WASHINGTON – Five states — New York, California, Texas, Arizona and Florida — are perilously close to losing out on congressional seats because of lackluster participation in the U.S. census.

The five were average or below average in mailing back 10-question census forms when compared to other states, trailing by as many as 5 percentage points, according to the final census mail-in tally released Wednesday.

Based on recent population trends, New York, California and Texas had been estimated to fall just above the cutoff for the last House seats when they are redistributed next year. Waiting behind them in hopes of picking up additional seats are Arizona and Florida, which are already expected to gain one seat apiece.

Responses from these states also raise a red flag because of their higher shares of residents who are Latinos. The Census Bureau has said one of its main concerns is whether tensions over immigration will discourage Latinos, and particularly illegal immigrants, from participating in the government count. That issue returned to the forefront after Arizona passed a tough immigration enforcement bill.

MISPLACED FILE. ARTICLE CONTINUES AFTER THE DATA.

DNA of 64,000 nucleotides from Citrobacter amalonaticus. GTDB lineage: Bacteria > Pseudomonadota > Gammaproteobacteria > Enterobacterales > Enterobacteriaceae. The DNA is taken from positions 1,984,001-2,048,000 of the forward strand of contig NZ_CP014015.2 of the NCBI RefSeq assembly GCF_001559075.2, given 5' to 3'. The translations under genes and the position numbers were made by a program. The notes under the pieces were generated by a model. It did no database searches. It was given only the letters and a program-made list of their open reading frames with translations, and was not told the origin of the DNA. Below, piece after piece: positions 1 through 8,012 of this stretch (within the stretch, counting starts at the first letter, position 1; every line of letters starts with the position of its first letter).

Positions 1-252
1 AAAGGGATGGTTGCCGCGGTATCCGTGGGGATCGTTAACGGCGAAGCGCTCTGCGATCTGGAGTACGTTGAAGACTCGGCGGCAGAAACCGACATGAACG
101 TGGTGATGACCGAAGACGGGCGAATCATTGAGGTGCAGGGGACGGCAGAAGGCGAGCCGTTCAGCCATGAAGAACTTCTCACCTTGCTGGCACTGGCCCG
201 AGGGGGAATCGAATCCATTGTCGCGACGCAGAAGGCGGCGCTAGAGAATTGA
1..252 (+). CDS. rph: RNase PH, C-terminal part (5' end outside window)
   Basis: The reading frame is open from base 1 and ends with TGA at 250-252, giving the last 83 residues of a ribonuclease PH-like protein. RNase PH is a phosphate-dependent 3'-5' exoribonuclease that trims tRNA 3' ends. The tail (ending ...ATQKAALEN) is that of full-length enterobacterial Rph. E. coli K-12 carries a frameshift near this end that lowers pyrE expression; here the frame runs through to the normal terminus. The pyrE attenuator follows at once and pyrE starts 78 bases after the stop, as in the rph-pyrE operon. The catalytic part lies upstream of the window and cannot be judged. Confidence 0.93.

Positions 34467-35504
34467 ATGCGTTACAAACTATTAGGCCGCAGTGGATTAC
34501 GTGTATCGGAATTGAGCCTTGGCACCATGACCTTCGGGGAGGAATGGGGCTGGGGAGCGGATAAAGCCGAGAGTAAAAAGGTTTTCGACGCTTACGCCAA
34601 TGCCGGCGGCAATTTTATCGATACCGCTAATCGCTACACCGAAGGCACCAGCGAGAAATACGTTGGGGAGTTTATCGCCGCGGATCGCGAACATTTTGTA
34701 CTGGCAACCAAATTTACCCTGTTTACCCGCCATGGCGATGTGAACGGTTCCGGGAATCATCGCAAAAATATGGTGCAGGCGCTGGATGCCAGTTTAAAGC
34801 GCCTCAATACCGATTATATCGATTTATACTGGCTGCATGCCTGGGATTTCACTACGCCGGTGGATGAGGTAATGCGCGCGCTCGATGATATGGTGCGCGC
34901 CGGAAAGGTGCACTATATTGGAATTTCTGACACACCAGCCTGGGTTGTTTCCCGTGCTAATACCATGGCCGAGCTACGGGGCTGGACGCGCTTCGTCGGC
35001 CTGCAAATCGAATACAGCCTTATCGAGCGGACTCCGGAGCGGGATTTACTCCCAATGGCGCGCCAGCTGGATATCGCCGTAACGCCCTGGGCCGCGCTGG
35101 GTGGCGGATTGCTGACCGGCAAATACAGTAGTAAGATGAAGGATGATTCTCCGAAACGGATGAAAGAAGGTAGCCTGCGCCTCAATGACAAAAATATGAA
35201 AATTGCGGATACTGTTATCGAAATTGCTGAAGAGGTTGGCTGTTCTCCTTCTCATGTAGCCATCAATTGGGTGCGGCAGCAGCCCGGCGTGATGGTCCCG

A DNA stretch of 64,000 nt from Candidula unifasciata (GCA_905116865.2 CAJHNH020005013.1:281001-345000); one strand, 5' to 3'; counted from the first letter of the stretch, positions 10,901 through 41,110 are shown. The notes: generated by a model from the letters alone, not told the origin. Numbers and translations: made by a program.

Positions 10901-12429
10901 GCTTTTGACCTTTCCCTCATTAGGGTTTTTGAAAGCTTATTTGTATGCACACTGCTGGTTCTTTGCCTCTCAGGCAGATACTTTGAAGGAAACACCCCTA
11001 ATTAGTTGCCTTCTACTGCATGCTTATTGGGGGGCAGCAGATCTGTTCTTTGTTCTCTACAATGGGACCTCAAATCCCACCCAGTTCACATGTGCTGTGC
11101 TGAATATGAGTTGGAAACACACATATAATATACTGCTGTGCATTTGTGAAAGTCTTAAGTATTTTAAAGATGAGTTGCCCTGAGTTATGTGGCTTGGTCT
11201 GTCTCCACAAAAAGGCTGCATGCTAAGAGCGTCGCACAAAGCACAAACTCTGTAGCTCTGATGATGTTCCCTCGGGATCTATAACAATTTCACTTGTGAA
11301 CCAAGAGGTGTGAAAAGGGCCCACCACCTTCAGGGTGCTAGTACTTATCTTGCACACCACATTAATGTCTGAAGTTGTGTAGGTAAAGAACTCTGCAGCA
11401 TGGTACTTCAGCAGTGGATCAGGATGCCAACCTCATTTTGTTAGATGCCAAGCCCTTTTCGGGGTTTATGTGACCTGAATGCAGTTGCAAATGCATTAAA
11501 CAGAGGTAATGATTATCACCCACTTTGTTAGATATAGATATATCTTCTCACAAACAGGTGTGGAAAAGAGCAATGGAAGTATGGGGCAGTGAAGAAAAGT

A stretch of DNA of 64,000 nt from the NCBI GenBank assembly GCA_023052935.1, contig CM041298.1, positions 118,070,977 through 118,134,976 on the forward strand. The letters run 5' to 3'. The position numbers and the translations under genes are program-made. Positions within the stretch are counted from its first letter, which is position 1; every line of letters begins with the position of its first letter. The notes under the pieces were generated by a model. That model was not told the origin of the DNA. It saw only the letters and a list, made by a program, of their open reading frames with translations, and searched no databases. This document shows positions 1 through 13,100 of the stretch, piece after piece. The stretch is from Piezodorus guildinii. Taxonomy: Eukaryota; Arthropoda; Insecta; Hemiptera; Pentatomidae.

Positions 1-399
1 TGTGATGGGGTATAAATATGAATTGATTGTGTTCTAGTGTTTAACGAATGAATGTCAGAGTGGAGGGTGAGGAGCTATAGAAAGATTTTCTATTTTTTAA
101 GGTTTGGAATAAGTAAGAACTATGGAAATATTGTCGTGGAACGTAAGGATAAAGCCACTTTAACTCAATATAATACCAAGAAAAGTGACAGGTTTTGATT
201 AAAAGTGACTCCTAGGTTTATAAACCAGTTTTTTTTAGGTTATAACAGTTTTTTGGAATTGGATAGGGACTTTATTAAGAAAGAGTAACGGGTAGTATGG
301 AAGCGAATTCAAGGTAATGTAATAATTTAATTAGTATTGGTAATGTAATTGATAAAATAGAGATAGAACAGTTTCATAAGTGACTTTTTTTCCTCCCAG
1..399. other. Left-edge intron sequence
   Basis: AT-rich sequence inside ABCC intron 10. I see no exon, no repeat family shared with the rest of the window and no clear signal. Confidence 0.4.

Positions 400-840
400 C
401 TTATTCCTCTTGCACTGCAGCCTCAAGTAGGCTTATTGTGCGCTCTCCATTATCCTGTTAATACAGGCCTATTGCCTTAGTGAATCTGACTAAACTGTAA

Latino residents represent a predominant share of the population growth in New York, California, Texas, Arizona and Florida, making up more than 50 percent of total growth since 2000. As a result, those states could face big losses if there isn’t full cooperation when the Census Bureau on Saturday begins knocking on the doors of those who did not respond by mail.

Of the five states on the cusp, the biggest potential losers are California and New York, which could have a net loss of one and two House seats, respectively. Texas may end up gaining just three House seats instead of four.

Arturo Vargas, executive director of the National Association of Latino Elected and Appointed Officials, said he was concerned about some skittish Latinos who may refuse to answer their doors, particularly given Arizona’s new immigration law.

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